Panel Finds Army Might be Shortchanging Injured Soldiers on Disability Payments

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The way the government rates service members' disabilities is inconsistent, and the Army might be shortchanging injured soldiers, the chairman of a special commission said Thursday.

Testifying before a Senate panel, retired Lt. Gen. James Terry Scott, chairman of the Veterans' Disability Benefits Commission, detailed problems in the Pentagon and Veterans Affairs ratings systems. Critics contend the ratings are easily manipulated to limit disability payments and create undue confusion in a claims system already strained to the limit.

"It is apparent that service members are not well served," Scott said in testimony prepared for delivery to an unusual joint hearing of the Senate Armed Services and Veterans Affairs committees called to examine gaps in the system.

In a preliminary review of Pentagon and VA data, the commission found the Army was much more likely than the other active forces to assign a disability rating of less than 30 percent, the typical cutoff to determine whether a person can get lifetime retirement payments and health care.

VA ratings tended to be higher, due to a separate system the department used that gave consideration to whether injured veterans were afflicted with multiple disabilities — not just a predominant one.

While the differing standards account for some inconsistencies, "it is also apparent that DOD has strong incentive to assign ratings less than 30 percent so that only separation pay is required," Scott said in testimony. His commission was formed in 2004 to study ways to improve the benefits system and is scheduled to issue a report later this year.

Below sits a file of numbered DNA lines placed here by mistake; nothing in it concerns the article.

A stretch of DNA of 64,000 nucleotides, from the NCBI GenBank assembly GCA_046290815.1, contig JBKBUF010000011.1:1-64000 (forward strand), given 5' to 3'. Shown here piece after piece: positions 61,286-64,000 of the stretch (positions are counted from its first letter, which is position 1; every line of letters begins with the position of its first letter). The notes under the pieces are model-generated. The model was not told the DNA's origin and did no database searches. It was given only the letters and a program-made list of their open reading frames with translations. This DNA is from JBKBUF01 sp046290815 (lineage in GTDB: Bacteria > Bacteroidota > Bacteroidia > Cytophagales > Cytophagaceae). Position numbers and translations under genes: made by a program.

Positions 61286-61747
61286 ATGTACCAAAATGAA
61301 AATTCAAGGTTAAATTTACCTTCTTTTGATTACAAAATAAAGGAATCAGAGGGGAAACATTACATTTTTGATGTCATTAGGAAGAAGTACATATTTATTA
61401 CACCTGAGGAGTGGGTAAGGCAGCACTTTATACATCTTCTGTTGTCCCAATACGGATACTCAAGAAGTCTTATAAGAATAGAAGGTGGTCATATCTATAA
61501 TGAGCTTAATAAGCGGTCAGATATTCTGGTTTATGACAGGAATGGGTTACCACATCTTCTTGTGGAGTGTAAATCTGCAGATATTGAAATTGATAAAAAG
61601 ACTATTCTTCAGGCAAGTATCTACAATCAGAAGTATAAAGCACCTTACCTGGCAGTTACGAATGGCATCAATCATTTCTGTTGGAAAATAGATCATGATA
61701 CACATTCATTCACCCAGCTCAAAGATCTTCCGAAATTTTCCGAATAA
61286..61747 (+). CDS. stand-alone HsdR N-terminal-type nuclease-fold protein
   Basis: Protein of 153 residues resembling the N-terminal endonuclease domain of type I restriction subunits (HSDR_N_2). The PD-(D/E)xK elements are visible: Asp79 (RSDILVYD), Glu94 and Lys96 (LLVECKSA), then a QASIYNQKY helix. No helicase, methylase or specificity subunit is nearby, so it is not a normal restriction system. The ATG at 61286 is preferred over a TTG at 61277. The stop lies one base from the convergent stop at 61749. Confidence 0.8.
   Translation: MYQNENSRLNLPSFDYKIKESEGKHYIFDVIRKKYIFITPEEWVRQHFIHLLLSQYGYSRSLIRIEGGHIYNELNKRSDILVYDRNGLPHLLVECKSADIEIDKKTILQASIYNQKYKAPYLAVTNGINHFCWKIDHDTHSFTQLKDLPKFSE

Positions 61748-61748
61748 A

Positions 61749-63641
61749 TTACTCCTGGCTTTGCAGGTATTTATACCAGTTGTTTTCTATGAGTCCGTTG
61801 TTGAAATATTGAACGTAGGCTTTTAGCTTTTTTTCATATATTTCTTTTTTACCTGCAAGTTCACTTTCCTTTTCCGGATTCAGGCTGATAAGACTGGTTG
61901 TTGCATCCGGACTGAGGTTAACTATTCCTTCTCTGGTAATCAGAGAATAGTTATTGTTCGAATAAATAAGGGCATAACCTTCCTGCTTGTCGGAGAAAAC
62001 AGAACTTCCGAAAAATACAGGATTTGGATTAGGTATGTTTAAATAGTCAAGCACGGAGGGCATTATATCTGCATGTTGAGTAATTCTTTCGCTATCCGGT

Scott also faulted the failure of the Pentagon and VA to work more effectively to create a shared electronic system for health records. He said his commission had repeatedly gotten vague, misleading or outright inaccurate explanations from the departments.

The Senate hearing is the latest to examine troop care after disclosures in February of shoddy conditions and outpatient treatment at Walter Reed Army Medical Center, one of the premier facilities for treating injured service members from Iraq and Afghanistan.

Among the complaints are the difficulties troops and veterans have in navigating the health care system, including long waits, lost paperwork and subjective ratings as they move from military hospitals to the VA's vast network of 1,400 clinics and treatment facilities.

The Army has acknowledged that it must improve its disability ratings system, and the Pentagon and VA have pledged to work together, most recently touting plans to share inpatient records in one system.

"A full solution is still several years away," Deputy Defense Secretary Gordon England said in prepared testimony, while offering assurances that he and VA Secretary Jim Nicholson do confer "when issues need to be addressed at our level."

Since the Walter Reed controversy, three high-level Pentagon officials have been forced to step down, including former Army Secretary Francis Harvey and Maj. Gen. George W. Weightman and Lt. Gen. Kevin Kiley, the two previous commanders at Walter Reed.

An independent review group appointed by Defense Secretary Robert Gates this week said that money woes and Pentagon neglect were to blame for many of the problems, concluding that "leadership at Walter Reed should have been aware of poor living conditions and administrative hurdles" but chose to ignore them.

But on Thursday, acting Army Secretary Pete Geren expressed confidence in the new leadership at Walter Reed. He said numerous steps have been taken to improve conditions, such as adding more case managers, setting up phone hot lines and reducing paperwork.

"We are under no illusions that the work ahead will be easy or quick — or cheap; we have a lot to do to get this right," Geren said. "Mending the seams and fixing the myriad issues we have recently uncovered will take energy, patience, determination and above all, political will."